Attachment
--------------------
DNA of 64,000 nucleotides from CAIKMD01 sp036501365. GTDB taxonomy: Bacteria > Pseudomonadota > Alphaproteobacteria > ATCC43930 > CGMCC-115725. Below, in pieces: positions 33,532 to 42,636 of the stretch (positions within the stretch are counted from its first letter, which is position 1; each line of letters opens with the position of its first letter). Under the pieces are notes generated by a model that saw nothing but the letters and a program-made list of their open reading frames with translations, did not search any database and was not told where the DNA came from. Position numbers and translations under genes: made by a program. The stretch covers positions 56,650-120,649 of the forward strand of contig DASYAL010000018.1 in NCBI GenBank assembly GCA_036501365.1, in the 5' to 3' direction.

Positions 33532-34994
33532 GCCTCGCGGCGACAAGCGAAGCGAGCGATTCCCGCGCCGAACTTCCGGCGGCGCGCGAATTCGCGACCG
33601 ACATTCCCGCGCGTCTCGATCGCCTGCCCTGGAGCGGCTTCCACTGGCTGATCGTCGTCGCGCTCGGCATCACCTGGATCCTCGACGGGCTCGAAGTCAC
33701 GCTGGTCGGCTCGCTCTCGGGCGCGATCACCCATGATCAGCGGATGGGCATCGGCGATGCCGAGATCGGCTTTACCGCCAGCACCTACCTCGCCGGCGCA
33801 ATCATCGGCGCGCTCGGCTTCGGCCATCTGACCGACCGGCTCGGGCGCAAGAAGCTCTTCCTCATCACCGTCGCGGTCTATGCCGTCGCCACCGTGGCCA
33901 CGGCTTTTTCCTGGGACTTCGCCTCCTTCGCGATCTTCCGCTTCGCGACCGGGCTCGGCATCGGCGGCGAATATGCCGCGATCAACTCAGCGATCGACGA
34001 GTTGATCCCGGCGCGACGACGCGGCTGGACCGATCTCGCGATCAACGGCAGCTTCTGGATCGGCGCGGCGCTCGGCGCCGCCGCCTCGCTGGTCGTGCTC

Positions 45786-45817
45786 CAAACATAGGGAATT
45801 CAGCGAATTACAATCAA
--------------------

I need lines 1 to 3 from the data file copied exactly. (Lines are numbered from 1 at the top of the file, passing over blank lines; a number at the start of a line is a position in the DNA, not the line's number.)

DNA of 64,000 nucleotides from CAIKMD01 sp036501365. GTDB taxonomy: Bacteria > Pseudomonadota > Alphaproteobacteria > ATCC43930 > CGMCC-115725. Below, in pieces: positions 33,532 to 42,636 of the stretch (positions within the stretch are counted from its first letter, which is position 1; each line of letters opens with the position of its first letter). Under the pieces are notes generated by a model that saw nothing but the letters and a program-made list of their open reading frames with translations, did not search any database and was not told where the DNA came from. Position numbers and translations under genes: made by a program. The stretch covers positions 56,650-120,649 of the forward strand of contig DASYAL010000018.1 in NCBI GenBank assembly GCA_036501365.1, in the 5' to 3' direction.

Positions 33532-34994
33532 GCCTCGCGGCGACAAGCGAAGCGAGCGATTCCCGCGCCGAACTTCCGGCGGCGCGCGAATTCGCGACCG